Genetically Modified Organisms
Over the past few decades, the use of genetically modified organisms has been questionable due to emerging research that contradicts mainstream acceptance. Many scientific researchers have found new evidence that contradicts the mainstream belief that genetically modified organisms are safe and efficient for human consumption. Genetic researchers, in particular, have found scientific evidence that suggests consuming genetically modified foods is detrimental to the human body over the course of prolonged consumption. Large corporations whom advocate genetically modified foods, such as Monsanto, continue to insist upon genetically modified foods as being a safe and necessary part of today’s global food industry. Just as one would never put gasoline in a diesel engine, one would not want to put food (fuel) inside of their body (engine) if it were not compatible with their DNA. Sources from both inside and outside of the US argue the safety and long term effects of utilizing genetically modified foods for human consumption. In this debate, genetically modified foods are found to have a negative impact on health, industry, and environment as a whole. Those whom advocate genetically modified organisms are found to give inconclusive evidence as a defense for their position.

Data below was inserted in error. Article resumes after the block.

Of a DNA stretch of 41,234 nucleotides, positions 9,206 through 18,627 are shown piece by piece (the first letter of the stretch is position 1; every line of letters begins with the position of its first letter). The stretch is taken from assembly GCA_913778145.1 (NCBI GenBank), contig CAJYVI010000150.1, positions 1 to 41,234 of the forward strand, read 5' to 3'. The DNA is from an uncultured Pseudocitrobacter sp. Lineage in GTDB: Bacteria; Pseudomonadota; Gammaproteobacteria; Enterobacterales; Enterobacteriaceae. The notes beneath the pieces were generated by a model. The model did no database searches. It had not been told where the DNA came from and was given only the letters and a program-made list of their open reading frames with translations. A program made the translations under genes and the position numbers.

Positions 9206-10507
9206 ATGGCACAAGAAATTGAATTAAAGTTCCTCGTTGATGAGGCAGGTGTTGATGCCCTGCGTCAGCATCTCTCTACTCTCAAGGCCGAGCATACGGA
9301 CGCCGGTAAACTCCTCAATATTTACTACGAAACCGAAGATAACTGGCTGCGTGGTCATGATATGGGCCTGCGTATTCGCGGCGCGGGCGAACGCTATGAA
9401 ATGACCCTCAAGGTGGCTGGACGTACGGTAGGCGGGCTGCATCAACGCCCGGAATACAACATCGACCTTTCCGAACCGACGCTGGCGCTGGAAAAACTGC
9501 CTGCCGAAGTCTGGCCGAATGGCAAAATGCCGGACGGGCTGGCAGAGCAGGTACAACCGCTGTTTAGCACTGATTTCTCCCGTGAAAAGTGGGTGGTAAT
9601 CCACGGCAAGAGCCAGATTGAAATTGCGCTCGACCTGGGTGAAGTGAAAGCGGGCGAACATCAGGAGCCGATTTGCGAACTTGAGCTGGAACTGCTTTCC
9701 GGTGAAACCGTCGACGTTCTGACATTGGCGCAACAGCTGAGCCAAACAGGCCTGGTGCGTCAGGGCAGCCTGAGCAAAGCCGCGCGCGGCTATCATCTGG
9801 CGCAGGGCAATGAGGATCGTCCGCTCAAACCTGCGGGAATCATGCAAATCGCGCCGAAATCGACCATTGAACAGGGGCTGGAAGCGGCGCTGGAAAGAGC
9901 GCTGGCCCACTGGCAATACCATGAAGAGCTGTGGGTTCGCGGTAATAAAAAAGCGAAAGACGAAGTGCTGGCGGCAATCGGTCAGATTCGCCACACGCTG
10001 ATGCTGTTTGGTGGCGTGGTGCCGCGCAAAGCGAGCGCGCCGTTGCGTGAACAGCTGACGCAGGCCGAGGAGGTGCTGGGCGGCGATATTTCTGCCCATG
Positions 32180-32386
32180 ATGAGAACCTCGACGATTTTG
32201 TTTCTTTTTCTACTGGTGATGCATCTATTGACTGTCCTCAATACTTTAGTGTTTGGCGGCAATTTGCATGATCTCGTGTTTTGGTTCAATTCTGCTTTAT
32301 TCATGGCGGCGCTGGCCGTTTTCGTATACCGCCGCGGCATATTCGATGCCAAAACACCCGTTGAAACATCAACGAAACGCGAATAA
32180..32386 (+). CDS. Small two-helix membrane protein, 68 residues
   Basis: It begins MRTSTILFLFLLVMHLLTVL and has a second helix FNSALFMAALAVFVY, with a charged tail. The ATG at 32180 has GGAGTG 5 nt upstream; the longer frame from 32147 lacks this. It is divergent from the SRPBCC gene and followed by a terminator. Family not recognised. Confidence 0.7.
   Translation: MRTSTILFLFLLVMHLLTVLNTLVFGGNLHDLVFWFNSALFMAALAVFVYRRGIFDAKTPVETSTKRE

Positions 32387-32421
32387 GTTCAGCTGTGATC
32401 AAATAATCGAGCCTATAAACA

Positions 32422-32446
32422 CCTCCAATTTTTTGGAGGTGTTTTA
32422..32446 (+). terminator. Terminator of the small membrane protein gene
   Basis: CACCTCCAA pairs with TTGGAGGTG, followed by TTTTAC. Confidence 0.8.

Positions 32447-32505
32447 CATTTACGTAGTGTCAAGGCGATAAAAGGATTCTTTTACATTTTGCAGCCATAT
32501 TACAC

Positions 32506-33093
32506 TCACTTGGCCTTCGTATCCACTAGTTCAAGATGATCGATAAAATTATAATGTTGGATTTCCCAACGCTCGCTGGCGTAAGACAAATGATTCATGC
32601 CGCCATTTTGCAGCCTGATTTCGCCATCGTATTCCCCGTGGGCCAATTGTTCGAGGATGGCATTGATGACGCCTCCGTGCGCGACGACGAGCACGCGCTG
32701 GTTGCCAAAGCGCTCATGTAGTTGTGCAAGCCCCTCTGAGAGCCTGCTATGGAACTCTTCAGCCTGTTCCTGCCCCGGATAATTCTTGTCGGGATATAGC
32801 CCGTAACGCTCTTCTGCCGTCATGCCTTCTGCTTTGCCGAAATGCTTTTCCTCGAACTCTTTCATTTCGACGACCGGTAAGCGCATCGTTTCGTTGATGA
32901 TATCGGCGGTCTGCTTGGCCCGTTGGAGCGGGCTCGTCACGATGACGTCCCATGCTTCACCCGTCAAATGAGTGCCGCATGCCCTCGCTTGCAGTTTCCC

Monsanto Corporation, one of the world leaders in genetically modified foods, argues that the process of genetic modification is nothing new. “Chances are, almost everything you’ve eaten in your entire life was genetically modified. The same was true for your parents…and your grandparents. For more than 10,000 years, mankind has selectively bred plants and animals ”(Monsanto). However, scientist Vicki Mattern argues that this in not entirely true by clarifying the difference between selective breeding and genetic modification. While our ancestors have been selectively breeding plants for tens of thousands of years, selective plant breeding is low tech, does not require a lab, and such genetic crosses of similar plant species can even occur in nature (Mattern). Mattern differentiates between genetic cross breeding and genetic modification by evaluating the processes that must be undertaken to achieve such results. The cross breeding undertaken by our ancestors involved taking specimens from similar plant varieties and cross breeding them to create a hardier hybrid. This was accomplished by using traditional breeding methods involving pollination. Genetic modification, on the other hand, involves the splitting of molecular DNA in a laboratory. Often times when scientists do this, they are crossing different biological kingdoms, such as bacteria and plant kingdoms (Mattern). Interestingly enough, the corporation Monsanto continues to validate the practice of genetic modification by using our ancestors’ practices as an excuse (Monsanto). This makes for an inconclusive argument because Monsanto fails to relay complete information. The corporation fails to elaborate on the improvements made on plant breeding processes during the progressive generations of plant breeding. Monsanto continues to advocate the practice of genetic modification, but nowhere on the corporation’s website does Monsanto elucidate on the leap in scientific technology required to achieve such genetic feats as weather resistance, pest resistance, and even miniaturization of traditional breeds. The lack in clarification from Monsanto appears to be misleading when incomplete background information on the subject is present.